Originally Posted by frostschutz
I'd say they won't be significantly more or less robust than all other eInk screens, as long as they're still on glass substrate. I can't imagine how a touch- or light-layer put on the front of the display could possibly stop the back from breaking.
The problem with the Nook Glowlight is that the diffusion layer on top of the screen is extremely susceptible to damage which shows up as a bright spot whenever the light is on. Even a very minor knock against the screen is apparently sufficient (one person on the Nook forums said that it happened when she dropped a mini-USB plug on her Glowlight), and there have been a number of reports of Glowlight units fresh out of the box showing signs of damage, or hot spots spontaneously appearing after a few weeks.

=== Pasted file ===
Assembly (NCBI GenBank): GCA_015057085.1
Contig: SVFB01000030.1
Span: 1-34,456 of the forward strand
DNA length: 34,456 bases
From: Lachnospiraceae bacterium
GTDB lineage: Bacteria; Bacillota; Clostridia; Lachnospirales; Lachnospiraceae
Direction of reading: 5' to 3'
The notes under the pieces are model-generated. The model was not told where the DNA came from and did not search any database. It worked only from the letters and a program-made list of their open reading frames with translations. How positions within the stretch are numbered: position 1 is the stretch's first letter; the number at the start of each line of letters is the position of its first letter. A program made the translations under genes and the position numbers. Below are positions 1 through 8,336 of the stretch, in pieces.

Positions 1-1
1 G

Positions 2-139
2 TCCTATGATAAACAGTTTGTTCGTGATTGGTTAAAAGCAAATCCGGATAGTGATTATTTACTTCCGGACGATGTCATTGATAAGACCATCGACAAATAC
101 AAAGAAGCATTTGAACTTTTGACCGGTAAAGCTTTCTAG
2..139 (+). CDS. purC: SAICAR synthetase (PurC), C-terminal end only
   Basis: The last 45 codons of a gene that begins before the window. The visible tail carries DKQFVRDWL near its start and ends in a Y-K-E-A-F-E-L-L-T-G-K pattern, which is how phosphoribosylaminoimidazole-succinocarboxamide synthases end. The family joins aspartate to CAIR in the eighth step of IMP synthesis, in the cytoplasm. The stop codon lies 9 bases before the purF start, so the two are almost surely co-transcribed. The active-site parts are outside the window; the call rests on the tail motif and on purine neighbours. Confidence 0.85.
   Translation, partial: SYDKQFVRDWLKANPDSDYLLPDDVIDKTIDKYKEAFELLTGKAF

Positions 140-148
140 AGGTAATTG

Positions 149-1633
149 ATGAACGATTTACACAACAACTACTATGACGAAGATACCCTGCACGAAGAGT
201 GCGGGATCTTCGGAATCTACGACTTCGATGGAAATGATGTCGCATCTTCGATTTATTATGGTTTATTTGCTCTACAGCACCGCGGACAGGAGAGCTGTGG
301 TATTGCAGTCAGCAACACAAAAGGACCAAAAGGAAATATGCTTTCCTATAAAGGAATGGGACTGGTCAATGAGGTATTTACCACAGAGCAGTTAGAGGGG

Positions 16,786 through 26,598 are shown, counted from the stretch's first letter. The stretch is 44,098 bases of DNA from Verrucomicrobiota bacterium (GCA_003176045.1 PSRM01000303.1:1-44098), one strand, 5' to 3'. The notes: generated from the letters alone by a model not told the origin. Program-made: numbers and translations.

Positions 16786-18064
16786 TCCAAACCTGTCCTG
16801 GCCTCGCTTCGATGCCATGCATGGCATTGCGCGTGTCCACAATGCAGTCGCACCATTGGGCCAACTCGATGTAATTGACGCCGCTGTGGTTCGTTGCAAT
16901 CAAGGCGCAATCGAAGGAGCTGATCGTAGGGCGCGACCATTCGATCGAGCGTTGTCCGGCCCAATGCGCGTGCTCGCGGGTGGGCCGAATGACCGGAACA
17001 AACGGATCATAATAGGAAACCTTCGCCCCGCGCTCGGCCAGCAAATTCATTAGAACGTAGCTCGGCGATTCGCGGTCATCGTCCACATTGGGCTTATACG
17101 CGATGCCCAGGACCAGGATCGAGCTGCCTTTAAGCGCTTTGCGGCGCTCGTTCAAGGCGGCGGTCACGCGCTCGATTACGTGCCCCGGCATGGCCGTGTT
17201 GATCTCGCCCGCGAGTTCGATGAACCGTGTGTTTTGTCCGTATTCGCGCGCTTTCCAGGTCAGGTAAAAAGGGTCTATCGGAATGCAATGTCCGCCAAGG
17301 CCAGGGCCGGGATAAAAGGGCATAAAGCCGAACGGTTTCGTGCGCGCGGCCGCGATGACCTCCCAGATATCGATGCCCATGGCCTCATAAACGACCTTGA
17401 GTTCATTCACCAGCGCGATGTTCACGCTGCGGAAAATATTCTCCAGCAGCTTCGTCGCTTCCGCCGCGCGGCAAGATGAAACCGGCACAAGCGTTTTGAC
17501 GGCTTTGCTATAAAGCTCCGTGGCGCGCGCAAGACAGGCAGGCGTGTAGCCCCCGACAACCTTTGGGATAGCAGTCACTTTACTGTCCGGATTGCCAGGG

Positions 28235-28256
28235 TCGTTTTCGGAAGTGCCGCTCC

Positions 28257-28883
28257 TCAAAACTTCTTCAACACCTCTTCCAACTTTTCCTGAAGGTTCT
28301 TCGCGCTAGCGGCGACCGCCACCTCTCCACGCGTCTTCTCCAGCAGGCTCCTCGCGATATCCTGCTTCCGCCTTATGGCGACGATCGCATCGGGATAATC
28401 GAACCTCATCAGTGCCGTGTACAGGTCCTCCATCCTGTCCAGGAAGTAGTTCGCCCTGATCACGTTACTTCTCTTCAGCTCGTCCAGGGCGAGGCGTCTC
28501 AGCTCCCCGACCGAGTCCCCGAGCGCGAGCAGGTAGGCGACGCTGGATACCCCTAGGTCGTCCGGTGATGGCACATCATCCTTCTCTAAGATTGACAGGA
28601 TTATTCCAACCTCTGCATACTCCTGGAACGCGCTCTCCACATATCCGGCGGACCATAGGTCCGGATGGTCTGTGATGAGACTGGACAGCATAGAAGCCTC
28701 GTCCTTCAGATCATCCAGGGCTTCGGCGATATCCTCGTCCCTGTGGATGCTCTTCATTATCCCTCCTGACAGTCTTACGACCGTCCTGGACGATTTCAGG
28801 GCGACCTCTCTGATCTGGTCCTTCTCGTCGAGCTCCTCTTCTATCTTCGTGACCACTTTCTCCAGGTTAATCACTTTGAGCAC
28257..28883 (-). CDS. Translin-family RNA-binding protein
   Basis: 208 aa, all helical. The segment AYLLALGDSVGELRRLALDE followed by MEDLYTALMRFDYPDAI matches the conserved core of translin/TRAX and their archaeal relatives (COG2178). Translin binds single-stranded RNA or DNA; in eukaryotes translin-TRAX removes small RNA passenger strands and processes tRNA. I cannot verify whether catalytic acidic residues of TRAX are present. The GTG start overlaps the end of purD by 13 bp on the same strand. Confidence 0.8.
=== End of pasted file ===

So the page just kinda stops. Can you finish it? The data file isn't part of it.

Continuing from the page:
So whatever technology Kobo is using on the Glo, lets hope it's at least robust enough to stand up to the rigors of normal use.